After 24 intricately constructed episodes, “Kissed by Fire” may be Game of Thrones’ best edited episode yet. With significant advancements in plot from each storyline, this felt like a real turning point in the series, allowing it to move forward to the second half of the season. Many things are revealed in this episode, including Stannis’ wife and daughter, the real story of how Jaime Lannister became the Kingslayer and the true powers of the Lord of Light, and that’s not even counting the amount of nakedness on display. In fact, this episode had a curious fascination with putting its characters in very “revealing” situations, their physical openness matching their emotional openness to another person. Another motif of this episode is fire and heat. Not only is “fire” in the episode’s title but the two demonstrate natural power over so many of these characters that it shows why George R. R. Martin named his book series A Song of Ice and Fire. This episode may not have featured fire-breathing dragons or the slaughter of multiple men but the amount of great character moments provided for a compelling forward-moving motion that sustained throughout.
In the Riverlands
The episode begins with the trial by combat of the Hound, facing off against Beric Dondarrion. Beric lights his sword on fire, which makes the Hound hesitate, but the Hound quickly outmaneuvers Beric and slays him. Thoros rushes to Beric’s side and prays to the Lord of Light to resurrect him from the dead, and the prayer is successful, reviving Beric after just a few minutes. Astonishing everyone (including myself), Thoros ultimately reveals the true power of the Lord of Light to Arya, telling her that Beric has been stabbed to death six different times. Thus far in the series, there has been a limited amount of truly fantastical elements, despite classifying itself as a fantasy series, so I was genuinely shocked by this mystical religion performing true miracles within the confounds of reality. I’m not sure if I was entirely comfortable with this new factor but the series went about it in a very convincing way, to the extent that I’m willing to forgive with and go along with it.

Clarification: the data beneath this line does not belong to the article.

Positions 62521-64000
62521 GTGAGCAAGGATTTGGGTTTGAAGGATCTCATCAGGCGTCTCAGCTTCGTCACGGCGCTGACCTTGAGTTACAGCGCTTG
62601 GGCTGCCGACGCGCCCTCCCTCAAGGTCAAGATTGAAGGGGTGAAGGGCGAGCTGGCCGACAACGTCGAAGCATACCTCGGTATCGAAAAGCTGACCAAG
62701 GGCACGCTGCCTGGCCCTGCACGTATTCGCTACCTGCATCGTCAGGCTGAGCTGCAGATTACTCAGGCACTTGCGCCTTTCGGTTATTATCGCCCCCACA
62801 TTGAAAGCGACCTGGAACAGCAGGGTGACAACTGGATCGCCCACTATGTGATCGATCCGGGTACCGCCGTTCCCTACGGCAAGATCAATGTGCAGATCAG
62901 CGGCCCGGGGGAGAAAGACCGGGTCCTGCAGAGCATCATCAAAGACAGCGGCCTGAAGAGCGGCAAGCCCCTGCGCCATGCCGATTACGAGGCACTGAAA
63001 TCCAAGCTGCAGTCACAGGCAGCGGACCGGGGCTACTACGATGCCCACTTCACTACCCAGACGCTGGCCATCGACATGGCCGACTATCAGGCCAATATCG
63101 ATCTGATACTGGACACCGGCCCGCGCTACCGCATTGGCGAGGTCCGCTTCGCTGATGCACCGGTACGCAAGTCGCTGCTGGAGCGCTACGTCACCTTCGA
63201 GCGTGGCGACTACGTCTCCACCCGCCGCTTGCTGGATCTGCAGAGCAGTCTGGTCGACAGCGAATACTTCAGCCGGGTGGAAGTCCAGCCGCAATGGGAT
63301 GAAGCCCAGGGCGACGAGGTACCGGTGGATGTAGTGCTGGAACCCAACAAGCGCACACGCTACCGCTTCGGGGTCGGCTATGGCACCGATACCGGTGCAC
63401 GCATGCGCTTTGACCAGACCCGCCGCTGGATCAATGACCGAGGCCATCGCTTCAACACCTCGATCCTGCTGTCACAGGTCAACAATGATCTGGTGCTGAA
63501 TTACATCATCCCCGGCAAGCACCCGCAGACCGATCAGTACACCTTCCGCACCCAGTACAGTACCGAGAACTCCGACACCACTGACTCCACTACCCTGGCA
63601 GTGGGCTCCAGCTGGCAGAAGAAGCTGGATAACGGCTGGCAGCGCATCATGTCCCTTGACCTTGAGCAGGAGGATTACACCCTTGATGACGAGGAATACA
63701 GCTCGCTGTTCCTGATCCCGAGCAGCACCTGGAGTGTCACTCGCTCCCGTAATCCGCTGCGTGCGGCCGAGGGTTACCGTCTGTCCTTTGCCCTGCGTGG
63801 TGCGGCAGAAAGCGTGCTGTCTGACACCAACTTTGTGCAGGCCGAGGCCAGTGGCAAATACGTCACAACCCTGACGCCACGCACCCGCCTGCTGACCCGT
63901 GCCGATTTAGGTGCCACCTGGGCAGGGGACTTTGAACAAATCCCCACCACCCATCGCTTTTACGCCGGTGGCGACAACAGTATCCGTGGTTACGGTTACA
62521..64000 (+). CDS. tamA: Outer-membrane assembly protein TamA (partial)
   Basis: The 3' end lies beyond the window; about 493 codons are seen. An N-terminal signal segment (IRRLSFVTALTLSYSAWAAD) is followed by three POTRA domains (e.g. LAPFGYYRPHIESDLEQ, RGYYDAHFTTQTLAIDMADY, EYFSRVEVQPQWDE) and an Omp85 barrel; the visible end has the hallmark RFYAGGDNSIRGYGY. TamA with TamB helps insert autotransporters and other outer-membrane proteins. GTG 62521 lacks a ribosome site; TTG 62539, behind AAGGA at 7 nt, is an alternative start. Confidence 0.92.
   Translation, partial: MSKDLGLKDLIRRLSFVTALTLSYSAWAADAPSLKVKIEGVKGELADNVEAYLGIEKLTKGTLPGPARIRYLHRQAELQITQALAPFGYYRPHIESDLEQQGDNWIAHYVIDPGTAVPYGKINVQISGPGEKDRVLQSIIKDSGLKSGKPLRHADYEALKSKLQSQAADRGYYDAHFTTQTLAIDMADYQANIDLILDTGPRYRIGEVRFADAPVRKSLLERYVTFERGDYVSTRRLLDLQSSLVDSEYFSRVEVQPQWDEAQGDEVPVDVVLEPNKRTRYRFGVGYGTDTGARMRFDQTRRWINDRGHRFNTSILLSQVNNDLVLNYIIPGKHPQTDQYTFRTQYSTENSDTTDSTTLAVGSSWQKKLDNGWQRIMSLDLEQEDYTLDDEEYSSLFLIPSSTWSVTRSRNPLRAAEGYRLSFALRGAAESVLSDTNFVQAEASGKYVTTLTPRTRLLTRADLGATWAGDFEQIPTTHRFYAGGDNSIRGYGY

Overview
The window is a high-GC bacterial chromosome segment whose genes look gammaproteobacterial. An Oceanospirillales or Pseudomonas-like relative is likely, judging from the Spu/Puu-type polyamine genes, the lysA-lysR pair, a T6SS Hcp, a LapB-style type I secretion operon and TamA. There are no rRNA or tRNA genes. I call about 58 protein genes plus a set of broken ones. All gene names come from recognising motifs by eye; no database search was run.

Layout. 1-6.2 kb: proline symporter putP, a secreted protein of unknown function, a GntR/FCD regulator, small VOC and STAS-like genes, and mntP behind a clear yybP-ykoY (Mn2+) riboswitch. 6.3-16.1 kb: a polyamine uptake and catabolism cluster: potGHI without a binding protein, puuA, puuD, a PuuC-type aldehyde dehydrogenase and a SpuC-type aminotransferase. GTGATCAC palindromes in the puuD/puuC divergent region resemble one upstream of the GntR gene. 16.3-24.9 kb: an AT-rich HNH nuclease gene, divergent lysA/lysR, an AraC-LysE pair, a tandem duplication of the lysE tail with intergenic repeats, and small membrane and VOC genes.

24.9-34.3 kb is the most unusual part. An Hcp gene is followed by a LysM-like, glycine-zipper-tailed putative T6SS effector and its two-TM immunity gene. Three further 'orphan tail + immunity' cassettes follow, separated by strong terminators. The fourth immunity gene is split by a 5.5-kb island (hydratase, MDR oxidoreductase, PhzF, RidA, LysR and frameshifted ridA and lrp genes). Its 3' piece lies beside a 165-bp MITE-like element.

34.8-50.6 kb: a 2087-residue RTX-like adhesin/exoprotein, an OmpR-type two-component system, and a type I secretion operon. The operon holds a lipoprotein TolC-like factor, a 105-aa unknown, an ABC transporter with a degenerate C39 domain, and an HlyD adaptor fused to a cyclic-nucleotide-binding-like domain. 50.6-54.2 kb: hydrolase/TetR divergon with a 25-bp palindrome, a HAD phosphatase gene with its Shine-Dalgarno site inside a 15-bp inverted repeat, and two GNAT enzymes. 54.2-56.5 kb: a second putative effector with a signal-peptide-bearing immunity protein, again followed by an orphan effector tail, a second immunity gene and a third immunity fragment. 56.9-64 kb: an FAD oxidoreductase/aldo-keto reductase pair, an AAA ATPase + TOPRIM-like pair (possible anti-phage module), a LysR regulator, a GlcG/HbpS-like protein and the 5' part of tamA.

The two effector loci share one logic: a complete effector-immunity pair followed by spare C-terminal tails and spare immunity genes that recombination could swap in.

Close by, in Riverrun
Robb Stark must deal with the increasingly out-of-control Lord Karstark and his men, who sneak into the place they are keeping the captured Lannister boys and slaughter them. Since the boys were intended to be a negotiating tactic, Robb is understandably furious with Karstark and company. Despite the protests of Catelyn, Talisa and Lord Edmure, he accuses Karstark of treason and sentences him to death. Becoming more enraged by the minute, Robb beheads Karstark personally, in front of all of his men. This is a shockingly bold move from a man who has caused very few waves in the war he wishes to wage. That’s not to say his behavior isn’t understandable; he is upset with the relatively small progress he and his men have made and he wishes to demonstrate what will happen if anyone crosses him. He later gets the idea to invade the Lannisters’ home of Casterly Rock after ruminating over Theon’s takeover of Winterfell. I have doubts that Robb’s big plan will go off without a hitch, and some part of me wants him to fail in order to humble him a little more. I’m not sure how the show wants us to feel about Robb at this point, but I’m more interested in his character now that he’s shown how ruthless he can be. We’ll see if his execution works as boldly as his ideas.
Locke takes Jaime and Brienne to Lord Bolton, as planned, who scolds Locke for cutting off Jaime’s right hand. He frees Brienne and takes Jaime to be treated for his injury. Jaime finds Brienne soaking and relaxing in a bathhouse and takes the opportunity to get in with her. Naked and exposed, Jaime solemnly delivers what may be his most endearing speech yet. He explains how he came to be the Kingslayer, noting the Mad King’s plot to burn down all of King’s Landing with the help of pyromancers. He reveals that he only killed Aerys to protect the city from ruin. I have to commend the show (or, probably, George R. R. Martin) for letting us hear this story after we’ve grown to sympathize with Jaime. Kudos to Nikolaj Coster-Waldau for portraying the subtle change in our perception of Jaime with finesse. Jaime is giving Tyrion a run for his money for the most likable Lannister and I can’t wait for him to get back to King’s Landing and see how destructive his family has become.